That's the news anyway. Recently published statistics indicating that income inequality has increased over the past couple of decades have been given a lot of press. Many blame tax cuts for the rich, while others blame laissez-faire capitalism run amok (as if we have a free market in this country).
After lecturing to my Money and Banking class about the consequences of monetary inflation, it occurred to me that such Federal Reserve induced inflation very likely explains part of the increasing income inequality. This is because while monetary inflation never provides a general social benefit, because more monetary units do not increase the quantity of producer or consumer goods at our disposal, it does provide private benefits for those who get the new money first. As such, monetary inflation redistributes wealth, leaving some richer while others are left poorer.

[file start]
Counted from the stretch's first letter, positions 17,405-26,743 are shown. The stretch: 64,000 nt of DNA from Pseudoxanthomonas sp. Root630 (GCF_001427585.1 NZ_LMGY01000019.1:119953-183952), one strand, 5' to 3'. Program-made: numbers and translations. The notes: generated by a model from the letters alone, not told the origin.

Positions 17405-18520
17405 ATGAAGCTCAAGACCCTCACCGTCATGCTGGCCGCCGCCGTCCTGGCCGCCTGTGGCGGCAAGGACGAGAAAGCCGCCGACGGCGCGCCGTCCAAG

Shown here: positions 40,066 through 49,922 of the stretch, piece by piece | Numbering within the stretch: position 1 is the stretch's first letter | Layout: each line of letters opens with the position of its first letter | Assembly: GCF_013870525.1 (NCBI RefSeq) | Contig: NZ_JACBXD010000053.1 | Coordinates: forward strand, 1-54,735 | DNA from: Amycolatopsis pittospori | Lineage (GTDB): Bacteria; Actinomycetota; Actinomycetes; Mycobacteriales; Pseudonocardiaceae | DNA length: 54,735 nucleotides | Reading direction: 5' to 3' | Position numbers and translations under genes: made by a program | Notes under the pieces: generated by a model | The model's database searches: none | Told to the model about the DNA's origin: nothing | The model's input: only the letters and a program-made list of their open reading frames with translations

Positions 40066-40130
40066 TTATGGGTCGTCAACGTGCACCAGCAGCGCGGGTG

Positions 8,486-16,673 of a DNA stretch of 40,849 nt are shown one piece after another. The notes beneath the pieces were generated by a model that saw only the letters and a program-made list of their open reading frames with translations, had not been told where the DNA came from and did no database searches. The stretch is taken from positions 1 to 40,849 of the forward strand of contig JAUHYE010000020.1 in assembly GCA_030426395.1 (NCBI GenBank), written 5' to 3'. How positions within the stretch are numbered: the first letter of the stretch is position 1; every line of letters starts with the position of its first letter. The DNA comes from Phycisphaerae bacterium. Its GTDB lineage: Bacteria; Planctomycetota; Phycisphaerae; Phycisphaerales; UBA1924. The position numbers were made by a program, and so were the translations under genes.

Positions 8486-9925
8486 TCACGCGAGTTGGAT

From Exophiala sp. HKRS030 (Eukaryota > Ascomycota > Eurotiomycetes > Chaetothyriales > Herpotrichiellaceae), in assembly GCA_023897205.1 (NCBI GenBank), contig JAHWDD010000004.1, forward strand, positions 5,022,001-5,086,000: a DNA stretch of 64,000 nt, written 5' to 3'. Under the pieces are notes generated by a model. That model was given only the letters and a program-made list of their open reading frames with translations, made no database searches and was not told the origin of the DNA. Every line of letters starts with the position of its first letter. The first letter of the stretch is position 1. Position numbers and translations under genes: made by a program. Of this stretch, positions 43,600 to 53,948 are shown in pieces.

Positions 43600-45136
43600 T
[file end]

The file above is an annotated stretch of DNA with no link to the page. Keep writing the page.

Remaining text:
This could be especially true given the shift toward compensating CEOs in stock options. I have no problem with CEOs making absolutely as much as the market will bear, because the market will bear only as much as the CEO contributes in value. If a CEO gains more than his contribution to the firm, the firm will be less profitable to their own hurt. However, as shown on Seeking Alpha during the 1990s much of the new money the Fed created was quickly poured into the stock market and then asset backed securities.
Therefore, those CEOs compensated with stock options benefit from being closer to the new money. Their compensation packages greatly enhance in value from monetary inflation, resulting in a shift in income distribution. I am not sure this is THE explanation, but it is an plausible explanation the needs to be more fully researched.